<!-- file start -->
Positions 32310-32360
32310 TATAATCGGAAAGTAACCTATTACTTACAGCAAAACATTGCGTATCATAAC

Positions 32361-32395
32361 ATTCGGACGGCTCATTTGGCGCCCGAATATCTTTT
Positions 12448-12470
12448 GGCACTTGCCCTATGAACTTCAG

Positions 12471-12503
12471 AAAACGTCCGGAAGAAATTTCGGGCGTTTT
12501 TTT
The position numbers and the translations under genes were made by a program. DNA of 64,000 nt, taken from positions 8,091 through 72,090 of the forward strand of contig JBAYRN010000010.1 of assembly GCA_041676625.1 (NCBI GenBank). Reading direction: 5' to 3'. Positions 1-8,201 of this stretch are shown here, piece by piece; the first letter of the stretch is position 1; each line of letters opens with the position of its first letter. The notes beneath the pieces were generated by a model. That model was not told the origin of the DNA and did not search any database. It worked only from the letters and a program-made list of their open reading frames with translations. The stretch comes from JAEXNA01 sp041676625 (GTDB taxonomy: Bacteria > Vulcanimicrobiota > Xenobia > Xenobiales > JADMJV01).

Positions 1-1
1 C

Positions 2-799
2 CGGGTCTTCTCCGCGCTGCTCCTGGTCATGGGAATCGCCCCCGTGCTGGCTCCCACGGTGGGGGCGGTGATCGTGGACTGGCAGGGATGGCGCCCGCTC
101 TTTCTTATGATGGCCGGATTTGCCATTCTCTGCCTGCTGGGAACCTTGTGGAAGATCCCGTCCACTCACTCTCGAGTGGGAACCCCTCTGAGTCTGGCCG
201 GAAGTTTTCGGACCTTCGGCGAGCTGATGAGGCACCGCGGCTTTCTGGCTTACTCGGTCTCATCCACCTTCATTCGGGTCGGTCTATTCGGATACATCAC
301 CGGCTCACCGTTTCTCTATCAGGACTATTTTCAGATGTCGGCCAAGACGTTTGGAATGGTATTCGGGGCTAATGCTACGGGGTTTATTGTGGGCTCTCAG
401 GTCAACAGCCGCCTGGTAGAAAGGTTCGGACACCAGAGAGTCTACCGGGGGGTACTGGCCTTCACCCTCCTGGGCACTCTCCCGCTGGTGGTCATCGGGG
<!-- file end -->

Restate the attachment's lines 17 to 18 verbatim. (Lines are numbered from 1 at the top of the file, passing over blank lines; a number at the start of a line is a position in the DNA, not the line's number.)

301 CGGCTCACCGTTTCTCTATCAGGACTATTTTCAGATGTCGGCCAAGACGTTTGGAATGGTATTCGGGGCTAATGCTACGGGGTTTATTGTGGGCTCTCAG
401 GTCAACAGCCGCCTGGTAGAAAGGTTCGGACACCAGAGAGTCTACCGGGGGGTACTGGCCTTCACCCTCCTGGGCACTCTCCCGCTGGTGGTCATCGGGG